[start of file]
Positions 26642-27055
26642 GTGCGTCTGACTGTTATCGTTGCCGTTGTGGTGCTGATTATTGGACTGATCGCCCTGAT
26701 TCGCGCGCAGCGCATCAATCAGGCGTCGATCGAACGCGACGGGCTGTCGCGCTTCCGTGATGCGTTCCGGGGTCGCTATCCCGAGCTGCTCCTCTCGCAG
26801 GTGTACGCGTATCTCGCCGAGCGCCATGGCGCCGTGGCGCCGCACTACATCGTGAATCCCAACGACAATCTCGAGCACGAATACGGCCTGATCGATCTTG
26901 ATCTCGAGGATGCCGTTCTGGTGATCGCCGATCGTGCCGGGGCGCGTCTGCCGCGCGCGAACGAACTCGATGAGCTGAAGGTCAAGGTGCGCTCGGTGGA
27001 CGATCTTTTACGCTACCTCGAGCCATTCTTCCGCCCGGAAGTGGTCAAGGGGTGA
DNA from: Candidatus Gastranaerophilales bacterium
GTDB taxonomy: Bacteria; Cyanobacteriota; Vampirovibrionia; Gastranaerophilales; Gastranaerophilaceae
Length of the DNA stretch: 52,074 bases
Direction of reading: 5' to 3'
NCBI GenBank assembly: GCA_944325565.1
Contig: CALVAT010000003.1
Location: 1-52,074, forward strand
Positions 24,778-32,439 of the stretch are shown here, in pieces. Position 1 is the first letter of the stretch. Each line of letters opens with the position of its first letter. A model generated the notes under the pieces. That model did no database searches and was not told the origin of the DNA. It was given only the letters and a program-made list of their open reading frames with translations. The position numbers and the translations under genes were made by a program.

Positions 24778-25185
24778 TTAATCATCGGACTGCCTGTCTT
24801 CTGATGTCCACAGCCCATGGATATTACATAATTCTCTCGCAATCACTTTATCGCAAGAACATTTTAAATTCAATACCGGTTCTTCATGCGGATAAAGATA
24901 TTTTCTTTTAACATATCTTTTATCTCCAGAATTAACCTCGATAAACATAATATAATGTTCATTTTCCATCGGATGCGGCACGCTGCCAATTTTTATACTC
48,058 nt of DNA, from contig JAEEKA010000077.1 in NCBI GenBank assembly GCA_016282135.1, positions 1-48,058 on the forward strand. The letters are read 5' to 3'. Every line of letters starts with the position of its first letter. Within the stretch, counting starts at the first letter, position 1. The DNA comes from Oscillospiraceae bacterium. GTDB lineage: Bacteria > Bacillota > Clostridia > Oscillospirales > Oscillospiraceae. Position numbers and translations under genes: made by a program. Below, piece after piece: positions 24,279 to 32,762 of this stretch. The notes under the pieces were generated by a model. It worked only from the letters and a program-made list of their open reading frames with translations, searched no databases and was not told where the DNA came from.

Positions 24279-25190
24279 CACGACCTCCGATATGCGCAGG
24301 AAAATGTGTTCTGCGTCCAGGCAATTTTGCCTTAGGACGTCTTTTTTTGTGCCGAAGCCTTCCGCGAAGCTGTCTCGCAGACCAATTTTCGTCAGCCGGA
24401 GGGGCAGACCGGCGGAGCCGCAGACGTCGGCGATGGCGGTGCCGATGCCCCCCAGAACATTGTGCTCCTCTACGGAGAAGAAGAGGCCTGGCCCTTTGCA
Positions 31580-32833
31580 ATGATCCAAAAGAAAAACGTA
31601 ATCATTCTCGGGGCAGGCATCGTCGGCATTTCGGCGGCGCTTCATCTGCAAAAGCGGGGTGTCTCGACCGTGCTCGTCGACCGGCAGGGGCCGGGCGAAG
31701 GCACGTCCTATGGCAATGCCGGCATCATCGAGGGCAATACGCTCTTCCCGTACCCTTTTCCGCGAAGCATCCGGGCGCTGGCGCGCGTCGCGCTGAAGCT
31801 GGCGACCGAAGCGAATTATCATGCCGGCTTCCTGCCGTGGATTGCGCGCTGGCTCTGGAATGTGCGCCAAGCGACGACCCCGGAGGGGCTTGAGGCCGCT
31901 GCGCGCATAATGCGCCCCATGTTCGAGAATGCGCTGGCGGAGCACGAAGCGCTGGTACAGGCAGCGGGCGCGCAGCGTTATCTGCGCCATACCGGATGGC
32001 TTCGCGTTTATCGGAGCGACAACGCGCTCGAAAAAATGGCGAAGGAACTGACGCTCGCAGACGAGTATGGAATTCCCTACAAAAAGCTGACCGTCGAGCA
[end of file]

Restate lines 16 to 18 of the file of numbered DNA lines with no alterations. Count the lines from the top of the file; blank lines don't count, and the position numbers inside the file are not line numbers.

24778 TTAATCATCGGACTGCCTGTCTT
24801 CTGATGTCCACAGCCCATGGATATTACATAATTCTCTCGCAATCACTTTATCGCAAGAACATTTTAAATTCAATACCGGTTCTTCATGCGGATAAAGATA
24901 TTTTCTTTTAACATATCTTTTATCTCCAGAATTAACCTCGATAAACATAATATAATGTTCATTTTCCATCGGATGCGGCACGCTGCCAATTTTTATACTC